5. Don’t try new foods when your child is really hungry.
If your child is really averse to new foods (or healthy foods), consider making a game from them that you play mid-morning or mid-afternoon, well away from meal times.
This could be as simple as look at and holding new vegetables, building up to taking a lick or taste of it when they feel comfortable.
Have them “feed” their toys with the new food, or feed you. Allow them to feel really safe with it and with time their curiosity will likely peak and they will be ready to try it.
6. Get them involved with preparing meals.
Cooking together can be another great way to help familiarise your child with new foods, as can growing them (some simple cress on the windowsill is a great start), or visiting a local farm so your child can pick their own.
This also gives you the opportunity to discuss food in a way that has no pressure – ask them what they would like, what it is they don’t like about certain things, it’s all great education for them and great info for you.
7. Combine new foods and flavours that have previously been rejected with familiar and accepted foods.
A whole plate full of new foods can be scary, so make sure that there is something familiar that they like there as well. Often fussy like these things separated as well, so that the new flavours don’t touch the ones they like.
This is a great technique to remove the pressure of trying and eating new foods. Pop all the foods on the table so that everyone can serve themselves. I love doing this with meals like tacos but it also works well with a roast dinner too.
Or, why not make your own pizzas where everyone adds their own toppings from an available selection? Or make your own smoothie where they can choose the fruits and other ingredients that go in?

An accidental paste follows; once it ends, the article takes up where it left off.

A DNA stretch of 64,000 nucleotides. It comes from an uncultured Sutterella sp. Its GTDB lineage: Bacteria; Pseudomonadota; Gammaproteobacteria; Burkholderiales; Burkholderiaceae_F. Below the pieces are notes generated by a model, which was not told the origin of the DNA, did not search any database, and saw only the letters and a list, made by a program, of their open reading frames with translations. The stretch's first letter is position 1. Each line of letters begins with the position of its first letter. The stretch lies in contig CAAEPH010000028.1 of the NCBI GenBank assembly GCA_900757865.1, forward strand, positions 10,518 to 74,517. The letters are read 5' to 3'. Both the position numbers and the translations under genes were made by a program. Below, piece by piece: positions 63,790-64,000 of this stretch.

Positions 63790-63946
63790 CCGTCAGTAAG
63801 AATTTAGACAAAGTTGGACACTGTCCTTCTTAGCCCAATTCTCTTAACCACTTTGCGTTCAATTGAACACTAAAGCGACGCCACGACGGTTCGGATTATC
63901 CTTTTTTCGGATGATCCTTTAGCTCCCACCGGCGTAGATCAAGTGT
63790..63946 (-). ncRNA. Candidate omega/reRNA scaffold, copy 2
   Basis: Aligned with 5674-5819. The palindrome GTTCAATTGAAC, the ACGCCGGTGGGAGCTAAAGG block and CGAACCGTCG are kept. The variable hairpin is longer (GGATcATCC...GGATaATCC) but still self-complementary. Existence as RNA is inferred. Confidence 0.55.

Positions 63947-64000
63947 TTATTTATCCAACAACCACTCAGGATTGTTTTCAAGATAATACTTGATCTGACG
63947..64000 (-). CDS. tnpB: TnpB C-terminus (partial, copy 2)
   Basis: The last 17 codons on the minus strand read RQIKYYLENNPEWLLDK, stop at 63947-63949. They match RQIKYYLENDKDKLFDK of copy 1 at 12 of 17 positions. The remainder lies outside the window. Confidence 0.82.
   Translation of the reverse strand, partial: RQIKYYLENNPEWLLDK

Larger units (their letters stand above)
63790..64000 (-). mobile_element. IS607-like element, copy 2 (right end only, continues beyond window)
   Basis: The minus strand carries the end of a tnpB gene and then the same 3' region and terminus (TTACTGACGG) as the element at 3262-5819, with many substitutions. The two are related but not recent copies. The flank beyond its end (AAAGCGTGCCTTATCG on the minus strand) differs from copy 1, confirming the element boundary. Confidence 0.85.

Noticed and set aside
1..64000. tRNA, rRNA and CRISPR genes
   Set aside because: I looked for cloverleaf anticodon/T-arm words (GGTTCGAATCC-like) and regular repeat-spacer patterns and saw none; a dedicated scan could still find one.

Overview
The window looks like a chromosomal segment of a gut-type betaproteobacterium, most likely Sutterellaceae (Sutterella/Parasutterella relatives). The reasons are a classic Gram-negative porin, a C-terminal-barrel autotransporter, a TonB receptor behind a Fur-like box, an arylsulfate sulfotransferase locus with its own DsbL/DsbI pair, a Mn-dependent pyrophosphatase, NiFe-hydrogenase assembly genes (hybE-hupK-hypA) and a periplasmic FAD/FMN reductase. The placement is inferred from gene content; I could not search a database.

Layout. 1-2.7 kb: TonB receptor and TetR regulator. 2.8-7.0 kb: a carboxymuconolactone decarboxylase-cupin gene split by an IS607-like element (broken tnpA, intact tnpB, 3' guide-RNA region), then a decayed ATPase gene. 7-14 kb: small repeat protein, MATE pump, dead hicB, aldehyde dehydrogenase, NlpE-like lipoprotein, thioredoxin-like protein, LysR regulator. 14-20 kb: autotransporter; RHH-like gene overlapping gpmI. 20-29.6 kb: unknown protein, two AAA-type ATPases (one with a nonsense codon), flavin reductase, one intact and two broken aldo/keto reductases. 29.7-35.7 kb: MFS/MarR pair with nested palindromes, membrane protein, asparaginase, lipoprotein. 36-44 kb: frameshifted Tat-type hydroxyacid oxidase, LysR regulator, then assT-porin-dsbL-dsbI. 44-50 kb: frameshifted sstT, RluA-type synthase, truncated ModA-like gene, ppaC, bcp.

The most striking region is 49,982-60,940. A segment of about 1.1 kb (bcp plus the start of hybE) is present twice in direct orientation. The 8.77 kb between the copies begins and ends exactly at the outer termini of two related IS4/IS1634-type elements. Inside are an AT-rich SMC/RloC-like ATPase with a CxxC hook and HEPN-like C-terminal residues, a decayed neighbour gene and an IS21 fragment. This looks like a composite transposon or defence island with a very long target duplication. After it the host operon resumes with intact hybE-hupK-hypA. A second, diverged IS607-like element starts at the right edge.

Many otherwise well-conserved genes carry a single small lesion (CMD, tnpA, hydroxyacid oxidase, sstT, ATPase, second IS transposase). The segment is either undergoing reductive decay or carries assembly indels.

9. Avoid the bribes.
This is such a tricky area, but actually when we bribe our children with eg. desserts when they have eaten their meal, this actually just reinforces the notion that the dessert is “yummy” and the meal is “yucky”, ie something they have to do to get to the good stuff.
If a dessert has been prepared, I also would also serve it even if the meal hasn’t been eaten – we want to show that all foods are equally valuable. I wouldn’t however serve dessert everyday as standard, something that helps to avoid the situation whereby the child always waits for the next course.
10. Sneak the good stuff in!
In the long term, we want to use all of the above to help our kids to develop their own tastes for healthy foods, however in the short term, where we are worried that they are not getting enough vegetables or healthy fats or protein etc. we can sneak them in by tweaking foods they do like to eat.
Homemade “junk foods” are one way to do this, fruity seedy snack bars, homemade chicken nuggets or fish fingers. Pureeing vegetables to add to pasta sauces is another.
If all that seems a bit overwhelming, just focus on one thing at a time and take your time working through the different aspects and ideas. And yes, I may have once thought I would sail through since I was, of course, a nutritionist doing everything right, but alas nobody is immune, so if it helps you, you can also take comfort in knowing that!
Join 1000's of families learning at home
Get 3 months of free access to our award-winning nursery education app.